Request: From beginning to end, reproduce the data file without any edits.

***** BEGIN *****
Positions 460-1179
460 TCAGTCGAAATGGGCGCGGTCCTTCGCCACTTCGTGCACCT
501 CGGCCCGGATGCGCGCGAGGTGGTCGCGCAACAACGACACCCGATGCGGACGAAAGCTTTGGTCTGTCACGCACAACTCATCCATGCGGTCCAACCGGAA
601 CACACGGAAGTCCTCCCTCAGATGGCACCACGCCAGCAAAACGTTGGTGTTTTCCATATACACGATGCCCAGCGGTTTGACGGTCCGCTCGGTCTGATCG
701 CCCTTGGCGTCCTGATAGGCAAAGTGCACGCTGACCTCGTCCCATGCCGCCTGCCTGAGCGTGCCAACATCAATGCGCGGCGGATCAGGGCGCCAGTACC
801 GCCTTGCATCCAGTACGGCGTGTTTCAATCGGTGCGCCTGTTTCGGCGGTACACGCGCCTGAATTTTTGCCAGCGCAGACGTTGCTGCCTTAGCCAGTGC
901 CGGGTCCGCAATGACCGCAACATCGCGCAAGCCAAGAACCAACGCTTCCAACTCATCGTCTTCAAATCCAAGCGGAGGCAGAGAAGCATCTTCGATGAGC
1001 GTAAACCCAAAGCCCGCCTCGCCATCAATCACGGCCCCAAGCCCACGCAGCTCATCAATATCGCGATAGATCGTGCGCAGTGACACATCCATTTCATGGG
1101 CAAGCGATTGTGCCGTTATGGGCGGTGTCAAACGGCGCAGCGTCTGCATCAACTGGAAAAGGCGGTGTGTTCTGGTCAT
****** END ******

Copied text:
Positions 460-1179
460 TCAGTCGAAATGGGCGCGGTCCTTCGCCACTTCGTGCACCT
501 CGGCCCGGATGCGCGCGAGGTGGTCGCGCAACAACGACACCCGATGCGGACGAAAGCTTTGGTCTGTCACGCACAACTCATCCATGCGGTCCAACCGGAA
601 CACACGGAAGTCCTCCCTCAGATGGCACCACGCCAGCAAAACGTTGGTGTTTTCCATATACACGATGCCCAGCGGTTTGACGGTCCGCTCGGTCTGATCG
701 CCCTTGGCGTCCTGATAGGCAAAGTGCACGCTGACCTCGTCCCATGCCGCCTGCCTGAGCGTGCCAACATCAATGCGCGGCGGATCAGGGCGCCAGTACC
801 GCCTTGCATCCAGTACGGCGTGTTTCAATCGGTGCGCCTGTTTCGGCGGTACACGCGCCTGAATTTTTGCCAGCGCAGACGTTGCTGCCTTAGCCAGTGC
901 CGGGTCCGCAATGACCGCAACATCGCGCAAGCCAAGAACCAACGCTTCCAACTCATCGTCTTCAAATCCAAGCGGAGGCAGAGAAGCATCTTCGATGAGC
1001 GTAAACCCAAAGCCCGCCTCGCCATCAATCACGGCCCCAAGCCCACGCAGCTCATCAATATCGCGATAGATCGTGCGCAGTGACACATCCATTTCATGGG
1101 CAAGCGATTGTGCCGTTATGGGCGGTGTCAAACGGCGCAGCGTCTGCATCAACTGGAAAAGGCGGTGTGTTCTGGTCAT